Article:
Hawaii’s Place of Refuge – Puuhonua o Honaunau

Ki'i keeping guard at Puuhonau O Honaunau

Ki’i keeping guard at Puuhonau O Honaunau

You will find the fascinating Pu’uhonau o Honaunau National Historical Park on the southern Kona Coast and it is well worth the visit. (See this link for directions.)  Through a self-guided tour, you will learn about Hawaiian culture, tools, and structures that were used long ago.

Place of Refuge

Walking the paths of Puuhonau O Honauau takes you back into ancient Hawaiian culture and history.

Puuhonua o Honaunau is divided into two main areas – the royal grounds and the place of refuge.  The areas are separated by a massive rock wall that is 10 feet high by 17 feet thick.

The concept of the place of refuge is interesting.  In ancient Hawaiian culture, certain areas were designated as places of refuge and no blood could be shed in its confines.  If you had broken a law or were escaping from a war enemy and you were able to come to the place of refuge, you were protected and given a second chance.

A honu (sea turtle) finds refuge at Puuhonau O Honauau

A honu (sea turtle) finds refuge at Puuhonau O Honauau

The visitors center is open daily. See this link for the park’s operating hours.  Plan at least an hour to take the self-guided tour. Free ranger-led tours are usually offered daily. Call the park (808-328-2288 or 808-328-2326) to ask for their current tour schedule.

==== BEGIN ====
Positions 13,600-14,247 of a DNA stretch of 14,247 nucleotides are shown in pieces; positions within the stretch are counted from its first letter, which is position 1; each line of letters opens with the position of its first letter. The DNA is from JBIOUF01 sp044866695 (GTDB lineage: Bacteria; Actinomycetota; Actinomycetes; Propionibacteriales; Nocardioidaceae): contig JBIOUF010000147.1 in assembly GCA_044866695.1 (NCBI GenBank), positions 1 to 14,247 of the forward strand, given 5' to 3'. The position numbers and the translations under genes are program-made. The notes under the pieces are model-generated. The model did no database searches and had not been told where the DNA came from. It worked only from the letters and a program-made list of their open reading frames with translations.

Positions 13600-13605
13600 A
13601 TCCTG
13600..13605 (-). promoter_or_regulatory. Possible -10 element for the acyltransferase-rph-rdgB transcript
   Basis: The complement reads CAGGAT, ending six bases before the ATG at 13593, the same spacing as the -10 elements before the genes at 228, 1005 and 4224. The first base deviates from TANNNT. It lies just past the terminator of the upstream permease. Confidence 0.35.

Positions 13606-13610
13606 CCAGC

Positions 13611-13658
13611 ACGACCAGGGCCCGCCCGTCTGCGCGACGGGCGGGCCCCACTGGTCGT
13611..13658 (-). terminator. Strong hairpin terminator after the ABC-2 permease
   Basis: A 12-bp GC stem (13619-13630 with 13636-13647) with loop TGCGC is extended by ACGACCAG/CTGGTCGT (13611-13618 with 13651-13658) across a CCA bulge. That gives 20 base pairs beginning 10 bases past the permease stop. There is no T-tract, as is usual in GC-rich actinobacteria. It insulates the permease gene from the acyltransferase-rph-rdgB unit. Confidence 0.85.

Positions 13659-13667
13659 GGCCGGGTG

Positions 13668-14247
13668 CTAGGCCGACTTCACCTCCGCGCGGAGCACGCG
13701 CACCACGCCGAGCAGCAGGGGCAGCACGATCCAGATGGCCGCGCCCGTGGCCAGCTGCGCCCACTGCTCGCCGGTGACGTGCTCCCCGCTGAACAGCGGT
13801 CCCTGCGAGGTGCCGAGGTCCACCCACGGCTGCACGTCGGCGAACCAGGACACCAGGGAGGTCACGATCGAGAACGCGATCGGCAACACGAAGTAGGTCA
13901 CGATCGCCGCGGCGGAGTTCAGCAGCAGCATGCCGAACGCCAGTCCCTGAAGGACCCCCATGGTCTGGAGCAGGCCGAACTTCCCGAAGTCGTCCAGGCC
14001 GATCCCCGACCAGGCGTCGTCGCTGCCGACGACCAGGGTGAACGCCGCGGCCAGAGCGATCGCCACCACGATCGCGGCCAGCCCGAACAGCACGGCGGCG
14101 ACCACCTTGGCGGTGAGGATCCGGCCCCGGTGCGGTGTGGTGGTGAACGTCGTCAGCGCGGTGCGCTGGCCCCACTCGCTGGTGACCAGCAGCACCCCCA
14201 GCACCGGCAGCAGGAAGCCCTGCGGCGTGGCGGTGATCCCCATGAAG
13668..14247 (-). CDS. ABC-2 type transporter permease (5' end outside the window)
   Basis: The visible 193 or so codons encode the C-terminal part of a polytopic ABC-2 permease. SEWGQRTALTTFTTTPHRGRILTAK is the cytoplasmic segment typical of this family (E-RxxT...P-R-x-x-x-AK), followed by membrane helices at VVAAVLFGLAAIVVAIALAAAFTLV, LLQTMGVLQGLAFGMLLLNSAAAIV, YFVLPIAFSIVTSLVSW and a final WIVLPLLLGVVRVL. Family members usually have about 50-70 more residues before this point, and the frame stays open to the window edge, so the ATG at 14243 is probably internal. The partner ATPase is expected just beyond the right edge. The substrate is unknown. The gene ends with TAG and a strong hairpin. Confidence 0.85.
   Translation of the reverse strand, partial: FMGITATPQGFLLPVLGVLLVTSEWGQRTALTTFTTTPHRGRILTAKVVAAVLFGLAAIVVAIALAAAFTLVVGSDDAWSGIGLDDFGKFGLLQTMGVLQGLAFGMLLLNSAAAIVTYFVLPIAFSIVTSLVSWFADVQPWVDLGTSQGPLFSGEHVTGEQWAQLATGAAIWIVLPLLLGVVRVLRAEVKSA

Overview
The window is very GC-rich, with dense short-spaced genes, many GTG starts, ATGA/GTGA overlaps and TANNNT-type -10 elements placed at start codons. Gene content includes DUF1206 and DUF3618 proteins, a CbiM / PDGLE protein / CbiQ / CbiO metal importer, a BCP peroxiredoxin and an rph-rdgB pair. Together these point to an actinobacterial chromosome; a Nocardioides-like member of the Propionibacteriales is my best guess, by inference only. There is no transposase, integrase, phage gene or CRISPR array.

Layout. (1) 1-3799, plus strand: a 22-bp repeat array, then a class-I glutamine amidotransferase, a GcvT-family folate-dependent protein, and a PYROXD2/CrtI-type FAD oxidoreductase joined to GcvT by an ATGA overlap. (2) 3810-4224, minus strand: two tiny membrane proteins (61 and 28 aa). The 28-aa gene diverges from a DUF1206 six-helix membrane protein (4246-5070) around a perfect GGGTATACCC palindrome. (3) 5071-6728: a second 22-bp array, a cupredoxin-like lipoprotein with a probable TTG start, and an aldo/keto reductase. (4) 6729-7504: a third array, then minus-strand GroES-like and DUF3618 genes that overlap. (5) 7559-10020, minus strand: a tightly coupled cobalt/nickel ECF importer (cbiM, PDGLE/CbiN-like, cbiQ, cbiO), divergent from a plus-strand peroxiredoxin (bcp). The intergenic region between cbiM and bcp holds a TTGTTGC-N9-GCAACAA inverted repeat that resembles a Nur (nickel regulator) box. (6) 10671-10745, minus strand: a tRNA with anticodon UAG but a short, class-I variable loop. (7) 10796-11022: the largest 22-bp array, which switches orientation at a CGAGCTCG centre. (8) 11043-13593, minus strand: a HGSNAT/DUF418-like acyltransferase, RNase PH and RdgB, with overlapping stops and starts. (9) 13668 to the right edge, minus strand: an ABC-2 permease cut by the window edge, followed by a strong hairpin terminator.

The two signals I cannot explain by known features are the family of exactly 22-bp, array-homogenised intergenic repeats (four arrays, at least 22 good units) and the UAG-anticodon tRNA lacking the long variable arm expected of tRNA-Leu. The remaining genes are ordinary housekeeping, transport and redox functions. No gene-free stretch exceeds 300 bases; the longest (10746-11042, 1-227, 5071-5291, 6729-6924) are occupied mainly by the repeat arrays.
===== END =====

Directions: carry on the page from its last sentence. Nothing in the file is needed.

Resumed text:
Bring sunscreen and water.  The only fee you will need to pay is a $5 fee per car to park.  This fee will allow you to return to the park for 7 days.  To see the Google map to the area, click here.

It is also worth noting that you can find some outstanding snorkeling and scuba diving at the nearby Honaunau Bay. See this map to visualize where the Honaunau Bay is in comparison to the park grounds.  To learn more about the snorkeling here, visit this site.


See more ideas of what to see and do on Hawaii’s Big Island.



About Sheila Beal

Sheila Beal is the founder and editor of Go Visit Hawaii. You can connect with Sheila Beal on Twitter, Go Visit Hawaii on Facebook, or Instagram.


  1. In the early 80’s, I visited a class mate of mine from U.H. Manoa. His family was the caretakers of the park and lived in a house on the beach lava front. It is very hot and sunny there, but there are cool breezes coming off the ocean. The sky is clear and blue and you just feel so peaceful and invigorated at the same time. Do make an effort to visit there.

  2. no big island vacation is complete without a visit the city of refuge. don’t forget your snorkel gear. this is one of big island’s top snorkel places. what a great post, sheila. aloha, pua Kohala Coast Vacation Guide

  3. Newbie visiting from ‘an island life.’ We only visited the once, many years ago. Maybe it’s time to plan another trip!
    Best wishes

  4. HVG & Pua – I really enjoyed my time at the place of refuge. It really was fascinating!

    mcewen – Thanks so much for stopping by and commenting!

  5. There are a lot of noni plants growing at the refuge. Noni is a native medicinal Hawaiian plant used for external and internal use.

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